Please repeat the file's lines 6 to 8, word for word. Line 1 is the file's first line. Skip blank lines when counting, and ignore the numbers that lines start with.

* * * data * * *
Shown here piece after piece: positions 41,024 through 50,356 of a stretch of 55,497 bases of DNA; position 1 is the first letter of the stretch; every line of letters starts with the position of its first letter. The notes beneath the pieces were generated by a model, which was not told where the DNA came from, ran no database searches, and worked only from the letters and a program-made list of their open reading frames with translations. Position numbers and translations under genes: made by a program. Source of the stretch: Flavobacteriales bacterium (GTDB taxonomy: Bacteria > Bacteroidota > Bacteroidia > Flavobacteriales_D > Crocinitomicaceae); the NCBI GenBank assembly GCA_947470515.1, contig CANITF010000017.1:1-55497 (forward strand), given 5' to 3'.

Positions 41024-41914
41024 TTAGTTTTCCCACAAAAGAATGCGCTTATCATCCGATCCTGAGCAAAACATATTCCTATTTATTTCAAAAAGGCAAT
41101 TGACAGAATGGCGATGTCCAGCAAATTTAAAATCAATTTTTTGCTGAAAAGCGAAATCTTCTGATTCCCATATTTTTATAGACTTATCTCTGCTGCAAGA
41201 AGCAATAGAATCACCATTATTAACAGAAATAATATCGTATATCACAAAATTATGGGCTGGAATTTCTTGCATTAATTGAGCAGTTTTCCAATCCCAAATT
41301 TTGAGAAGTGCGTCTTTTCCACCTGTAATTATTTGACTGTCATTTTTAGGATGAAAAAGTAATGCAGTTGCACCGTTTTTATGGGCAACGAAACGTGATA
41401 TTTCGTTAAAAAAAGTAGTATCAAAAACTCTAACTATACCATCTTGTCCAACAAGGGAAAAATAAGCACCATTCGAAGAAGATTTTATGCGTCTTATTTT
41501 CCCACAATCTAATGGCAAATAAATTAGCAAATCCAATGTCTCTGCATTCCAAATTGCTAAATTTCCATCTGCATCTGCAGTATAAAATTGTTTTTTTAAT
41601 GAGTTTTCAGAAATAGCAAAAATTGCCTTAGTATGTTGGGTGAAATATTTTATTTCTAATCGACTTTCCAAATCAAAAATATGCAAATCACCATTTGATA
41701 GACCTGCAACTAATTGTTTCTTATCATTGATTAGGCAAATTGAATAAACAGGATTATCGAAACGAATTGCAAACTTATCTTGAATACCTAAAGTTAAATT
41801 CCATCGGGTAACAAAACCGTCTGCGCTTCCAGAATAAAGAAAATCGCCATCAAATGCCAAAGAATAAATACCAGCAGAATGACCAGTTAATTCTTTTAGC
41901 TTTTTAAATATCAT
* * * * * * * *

41301 TTGAGAAGTGCGTCTTTTCCACCTGTAATTATTTGACTGTCATTTTTAGGATGAAAAAGTAATGCAGTTGCACCGTTTTTATGGGCAACGAAACGTGATA
41401 TTTCGTTAAAAAAAGTAGTATCAAAAACTCTAACTATACCATCTTGTCCAACAAGGGAAAAATAAGCACCATTCGAAGAAGATTTTATGCGTCTTATTTT
41501 CCCACAATCTAATGGCAAATAAATTAGCAAATCCAATGTCTCTGCATTCCAAATTGCTAAATTTCCATCTGCATCTGCAGTATAAAATTGTTTTTTTAAT